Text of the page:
Flatten versus Merge Visible


Today’s Question: When I need to create a single-layer copy of a composite image in Photoshop, I’ve been using the Merge Visible command. I saw a reference to using Flatten Image instead, and they both seem to do the same thing. Is there a difference, and should I be using one over the other?

Tim’s Quick Answer: The only real difference between Merge Visible and Flatten Image (both found on the Layer menu in Photoshop) is that Flatten Image will always result in only a single layer, while Merge Visible will leave layers behind if the visibility is turned off for a layer.

More Detail: For all practical purposes with a photographic image in Photoshop the Merge Visible and Flatten Image commands found on the Layer menu will produce the same result: a flattened image consisting of a single layer.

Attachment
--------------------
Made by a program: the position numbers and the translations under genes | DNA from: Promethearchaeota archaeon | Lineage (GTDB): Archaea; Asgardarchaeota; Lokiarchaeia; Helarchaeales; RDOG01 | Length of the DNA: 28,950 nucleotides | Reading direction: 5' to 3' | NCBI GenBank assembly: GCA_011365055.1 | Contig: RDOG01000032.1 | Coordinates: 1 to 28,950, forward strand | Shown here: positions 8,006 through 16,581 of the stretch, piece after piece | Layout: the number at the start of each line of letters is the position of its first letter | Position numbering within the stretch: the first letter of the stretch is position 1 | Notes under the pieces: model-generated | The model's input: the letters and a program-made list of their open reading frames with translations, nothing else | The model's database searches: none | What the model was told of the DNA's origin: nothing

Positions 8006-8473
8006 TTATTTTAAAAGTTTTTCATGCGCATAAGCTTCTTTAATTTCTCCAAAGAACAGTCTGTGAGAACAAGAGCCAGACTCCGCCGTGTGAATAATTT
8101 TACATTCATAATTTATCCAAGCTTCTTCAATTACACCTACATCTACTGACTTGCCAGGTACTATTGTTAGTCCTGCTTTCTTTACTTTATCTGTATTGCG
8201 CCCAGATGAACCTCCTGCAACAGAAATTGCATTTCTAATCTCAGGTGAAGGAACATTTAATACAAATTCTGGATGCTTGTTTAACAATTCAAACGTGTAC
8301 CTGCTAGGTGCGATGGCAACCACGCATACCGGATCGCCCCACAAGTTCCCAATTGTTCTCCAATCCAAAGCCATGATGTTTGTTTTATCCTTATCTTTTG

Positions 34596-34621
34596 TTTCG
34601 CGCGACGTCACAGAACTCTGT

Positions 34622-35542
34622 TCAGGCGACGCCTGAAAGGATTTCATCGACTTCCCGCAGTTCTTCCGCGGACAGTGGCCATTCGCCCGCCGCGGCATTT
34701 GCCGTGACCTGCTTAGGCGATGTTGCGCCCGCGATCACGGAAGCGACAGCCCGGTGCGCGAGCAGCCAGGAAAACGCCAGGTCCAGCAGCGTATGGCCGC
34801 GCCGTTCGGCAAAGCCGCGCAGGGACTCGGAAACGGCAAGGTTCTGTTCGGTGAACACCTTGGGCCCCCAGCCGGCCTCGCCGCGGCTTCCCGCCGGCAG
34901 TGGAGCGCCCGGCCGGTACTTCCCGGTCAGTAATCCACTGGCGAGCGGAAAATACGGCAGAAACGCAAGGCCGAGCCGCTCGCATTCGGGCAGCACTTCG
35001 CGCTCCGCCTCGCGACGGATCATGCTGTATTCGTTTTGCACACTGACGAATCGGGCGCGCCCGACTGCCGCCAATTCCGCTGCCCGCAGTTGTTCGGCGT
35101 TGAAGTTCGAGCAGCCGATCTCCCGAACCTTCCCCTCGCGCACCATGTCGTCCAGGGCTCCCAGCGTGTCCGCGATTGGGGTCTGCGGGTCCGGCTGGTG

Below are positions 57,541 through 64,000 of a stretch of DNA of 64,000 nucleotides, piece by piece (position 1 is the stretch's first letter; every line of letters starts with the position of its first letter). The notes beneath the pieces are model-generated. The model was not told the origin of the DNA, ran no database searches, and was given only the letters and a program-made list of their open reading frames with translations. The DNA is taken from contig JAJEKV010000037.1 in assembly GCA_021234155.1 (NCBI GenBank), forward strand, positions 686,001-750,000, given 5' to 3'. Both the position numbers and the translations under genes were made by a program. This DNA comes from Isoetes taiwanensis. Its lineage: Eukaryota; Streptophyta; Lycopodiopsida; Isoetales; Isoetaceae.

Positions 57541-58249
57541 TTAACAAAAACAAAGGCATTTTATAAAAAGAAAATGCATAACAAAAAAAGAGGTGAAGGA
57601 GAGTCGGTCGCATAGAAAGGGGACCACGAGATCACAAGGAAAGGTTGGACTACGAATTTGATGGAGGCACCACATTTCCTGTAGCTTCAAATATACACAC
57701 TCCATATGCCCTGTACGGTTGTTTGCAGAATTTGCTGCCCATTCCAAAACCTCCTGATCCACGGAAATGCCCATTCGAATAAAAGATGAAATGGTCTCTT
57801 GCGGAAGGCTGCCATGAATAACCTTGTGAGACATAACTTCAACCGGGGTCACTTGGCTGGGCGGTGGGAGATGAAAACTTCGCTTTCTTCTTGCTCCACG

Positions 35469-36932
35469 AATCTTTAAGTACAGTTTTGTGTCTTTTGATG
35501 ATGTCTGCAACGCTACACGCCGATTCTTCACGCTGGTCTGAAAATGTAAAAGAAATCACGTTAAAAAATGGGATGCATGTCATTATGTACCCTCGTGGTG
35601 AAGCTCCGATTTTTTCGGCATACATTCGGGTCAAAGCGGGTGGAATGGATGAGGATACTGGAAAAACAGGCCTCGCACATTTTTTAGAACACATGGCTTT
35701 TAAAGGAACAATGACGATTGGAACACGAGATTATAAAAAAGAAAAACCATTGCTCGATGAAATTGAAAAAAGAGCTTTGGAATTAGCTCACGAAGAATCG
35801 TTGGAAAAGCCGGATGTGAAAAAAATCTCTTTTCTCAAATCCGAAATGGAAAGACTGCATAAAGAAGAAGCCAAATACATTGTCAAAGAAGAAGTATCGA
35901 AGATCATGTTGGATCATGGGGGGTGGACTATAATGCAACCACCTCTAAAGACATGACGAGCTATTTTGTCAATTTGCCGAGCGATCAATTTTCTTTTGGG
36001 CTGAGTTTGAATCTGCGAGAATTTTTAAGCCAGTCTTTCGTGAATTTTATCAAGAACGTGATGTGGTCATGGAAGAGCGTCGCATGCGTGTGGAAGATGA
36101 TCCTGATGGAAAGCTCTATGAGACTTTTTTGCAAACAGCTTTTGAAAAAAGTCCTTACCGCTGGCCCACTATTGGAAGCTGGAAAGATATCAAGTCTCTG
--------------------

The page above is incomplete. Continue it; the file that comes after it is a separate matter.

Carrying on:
However, if you have turned off the visibility of any layers, those layers will remain after you apply the Merge Visible command. This can be useful for situations where you want to merge some layers but not others. For example, if you have made a composite panorama you might reach a point where you want to merge the image layers together while still retaining the adjustment layers above.

To accomplish that you could turn off the visibility of the adjustment layers, leaving only the image layers visible. Then use the Merge Visible command and the adjustment layers will remain while the image layers have been merged into a single layer. With the Flatten Image command, the adjustment layers with visibility turned off would not be preserved.